The Mizrahi Jewish “refugee” problem
Gil Troy’s recent post titled “Why Israelis Will Vote For Bibi” is full of points that supporters and opponents of the polarizing prime minister would do well to heed. Certainly, one can disagree with some of Troy’s arguments—his view on the privatization (read: neoliberalization) program on the Israeli economy, for instance—but it remains a stark reality that Israelis look likely to vote in Likud-Beiteinu in this month’s election.
Yet Troy, in discussing the brain of the Netanyahu voter, veers off into a few strange remarks about Mizrahi Jewish identity. He describes “Sephardi memories of the dhimmi status and periodic riots that were a natural part of life under Islamic rule, culminating in the Great Expulsion of nearly one million Jewish refugees from Arab lands.” Troy’s choice of words illuminates a few conceptions of Israel’s Arab Jews.
Troy describes Mizrahi—a term meaning “Eastern,” fraught with its own conceptions of West and East—Jews as “Sephardi,” a term still in use by some in Israel today. The problem with the term “Sephardi” is twofold. It refers to Jews who were expelled from Spain in the Christian Reconquista before, during and after 1492. These Jews retained part of their Spanish identity where they settled, mainly in North Africa, but also in other areas. But there were other Middle Eastern Jews living at the same time with no conception of Sephardi identity, with no link to Spain. The Baghdadi Jewish community, for instance, was even an integral part of a rival Islamic caliphate. The Palestinian Jewish community lived where they always had—in and around historic Palestine. Yemeni Jews thrived in the far southwest of the Arabian Peninsula—without a single link to Spain.
This linkage is particularly pernicious, as Ella Shohat points out, because it actively links Israel’s Arab Jews to Europe while once again snubbing the Middle East. In the early years, politicians as high up as David Ben Gurion warned of the dangers of the Levant and worried that, with the influx of Arab Jews (whom Ben Gurion once described as “without a trace of Jewish or human education”), Israel would soon succumb to the vagaries of the Orient. This rampant Orientalism was taken out on Mizrahim who came to Israel not undereducated, but actually better educated than the new Israeli school system.
Troy also makes mention of the “Jewish refugees” who were forcibly expelled from their Arab homelands in the years following 1948; prior to that, he says, there were intermittent riots against Jews throughout the preceding centuries. Leaving aside this accusation of long-standing Muslim Arab anti-Jewish action—an accusation that is extremely debateable—his use of the term “refugees” is an all-too-common misconception about Israel’s Mizrahi Jews.
Calling Mizrahim “refugees,” first of all, denies Mizrahim any opportunity to be Zionists in their own right. While it is true that European Zionist organizations only turned their attention to Arab Jewry—at the time, around eight percent of the world Jewish population—in the 1940s, organic Zionist organizations were active in Tunisia and Morocco in the early 20th century. In fact, Yemeni Jews had already begun immigration to mandate Palestine in the early 1900s. As it happens, the Yemeni Jewish immigrants were treated like Palestinian laborers: European Zionist settlers believed they could subsist on so-called “Arab wages,” and denied them any position of political power after independence.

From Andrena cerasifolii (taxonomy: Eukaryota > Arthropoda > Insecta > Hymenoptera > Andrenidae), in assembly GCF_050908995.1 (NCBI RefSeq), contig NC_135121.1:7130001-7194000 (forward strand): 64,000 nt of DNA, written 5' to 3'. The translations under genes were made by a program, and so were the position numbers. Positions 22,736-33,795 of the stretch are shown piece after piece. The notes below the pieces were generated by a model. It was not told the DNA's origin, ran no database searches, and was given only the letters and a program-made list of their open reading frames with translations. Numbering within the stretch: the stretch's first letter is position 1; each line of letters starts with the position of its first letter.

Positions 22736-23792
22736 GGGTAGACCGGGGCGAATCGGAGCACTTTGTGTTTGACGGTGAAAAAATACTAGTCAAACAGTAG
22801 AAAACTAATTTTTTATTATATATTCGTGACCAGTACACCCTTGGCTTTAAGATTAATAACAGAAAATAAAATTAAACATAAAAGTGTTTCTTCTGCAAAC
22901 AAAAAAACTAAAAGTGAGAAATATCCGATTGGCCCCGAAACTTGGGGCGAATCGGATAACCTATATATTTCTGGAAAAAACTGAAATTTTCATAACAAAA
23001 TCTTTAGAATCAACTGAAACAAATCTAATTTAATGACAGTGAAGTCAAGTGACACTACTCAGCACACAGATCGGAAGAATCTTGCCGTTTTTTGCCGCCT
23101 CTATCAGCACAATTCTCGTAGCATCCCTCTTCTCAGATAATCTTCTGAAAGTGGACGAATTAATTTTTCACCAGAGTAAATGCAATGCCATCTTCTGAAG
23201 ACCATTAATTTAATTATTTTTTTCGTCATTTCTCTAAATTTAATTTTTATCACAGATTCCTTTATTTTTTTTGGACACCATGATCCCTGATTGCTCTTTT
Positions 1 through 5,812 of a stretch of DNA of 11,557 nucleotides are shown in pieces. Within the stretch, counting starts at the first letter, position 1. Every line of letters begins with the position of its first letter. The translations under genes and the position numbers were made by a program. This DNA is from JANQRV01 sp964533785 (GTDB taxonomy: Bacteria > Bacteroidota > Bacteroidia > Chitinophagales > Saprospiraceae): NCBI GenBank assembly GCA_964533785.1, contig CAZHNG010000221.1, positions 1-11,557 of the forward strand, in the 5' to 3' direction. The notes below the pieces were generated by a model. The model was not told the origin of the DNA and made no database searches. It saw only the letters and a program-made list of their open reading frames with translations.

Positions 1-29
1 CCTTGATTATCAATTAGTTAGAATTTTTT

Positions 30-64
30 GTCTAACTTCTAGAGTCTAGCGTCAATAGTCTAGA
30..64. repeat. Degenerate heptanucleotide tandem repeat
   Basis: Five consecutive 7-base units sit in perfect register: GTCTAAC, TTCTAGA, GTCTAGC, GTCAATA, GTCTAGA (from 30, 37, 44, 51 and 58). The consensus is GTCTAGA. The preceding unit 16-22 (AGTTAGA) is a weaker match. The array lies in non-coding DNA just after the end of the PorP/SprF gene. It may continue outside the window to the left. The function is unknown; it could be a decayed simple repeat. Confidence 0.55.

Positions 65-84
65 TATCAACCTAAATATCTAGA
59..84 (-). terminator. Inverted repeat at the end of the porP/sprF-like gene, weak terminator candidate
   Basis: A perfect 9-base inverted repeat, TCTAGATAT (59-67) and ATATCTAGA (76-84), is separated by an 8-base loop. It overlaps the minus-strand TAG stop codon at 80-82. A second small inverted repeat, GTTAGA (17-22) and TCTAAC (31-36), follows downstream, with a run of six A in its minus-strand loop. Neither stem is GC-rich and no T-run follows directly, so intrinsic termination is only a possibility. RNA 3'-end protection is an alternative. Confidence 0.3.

Calling Mizrahim refugees has also strangely been linked to the Palestinian right of return. In 1976, the World Organization of Jews from Arab Countries was founded, in large part to claim that Oriental Jews were banished from Arab countries and ought to have compensation rights. WOJAC’s goal in claiming compensation rights was not to get any monetary compensation from Iraq, Yemen, Morocco or Tunisia, but to set these debts off against the ones owed to the Palestinians.
One doesn’t even know where to begin when objecting to this proposal. There is no reason, as Rachel Shabi says, that Mizrahim and Palestinian refugees ought to be treated as one and the same people. And Mizrahim themselves generally reject this definition. Shabi quotes Knesset speaker Yisrael Yeshayahu in 1975 as saying, “We did not want to call ourselves refugees…we had messianic aspirations.”
Moreover, Arabs were quick to pick up on this in the 1970s: Iraq (in Hebrew!) and Libya (in Arabic) called for the return of their Arab Jews from Israel, and the Palestine Liberation Organization urged Mizrahim to return to their home countries at a WOJAC conference. Calling Mizrahim refugees, in essence, solves the conflict by eliminating Israel: If Mizrahim are refugees, well, they can return home, and so can the Palestinians. Needless to say, this is a ridiculous proposition on its face, and one that only the most hardened anti-Zionists would endorse.
In the following decades, various Mizrahi leaders came forward to denounce the “refugee” distinction: Shlomo Hillel, a former Zionist leader in Iraq, said, “The Jews in the Arab countries came because they wanted to come.” MK Ran Cohen of Meretz said, “I am not a refugee. I did not come to this country as a refugee. I stole across borders…Can anyone say that we, the Jews from Arab lands, came here only for negative reasons, and that the force of Zionism…played no part among us?” Palestinians did not want to leave mandate Palestine, their homeland. Mizrahi Jews came sometimes of their own free will and sometimes not of their own free will—a clear distinction in a complex history of Jewish immigration to Israel.
Mizrahim were, for the most part, individual agents and actors making decisions about Zionism and Israel. Denying them this Zionist impulse does not just hurt Mizrahi collective identity by portraying them as helpless. It also hurts Israel, because refugees, as is apparent in the Palestinian case, demand to return home.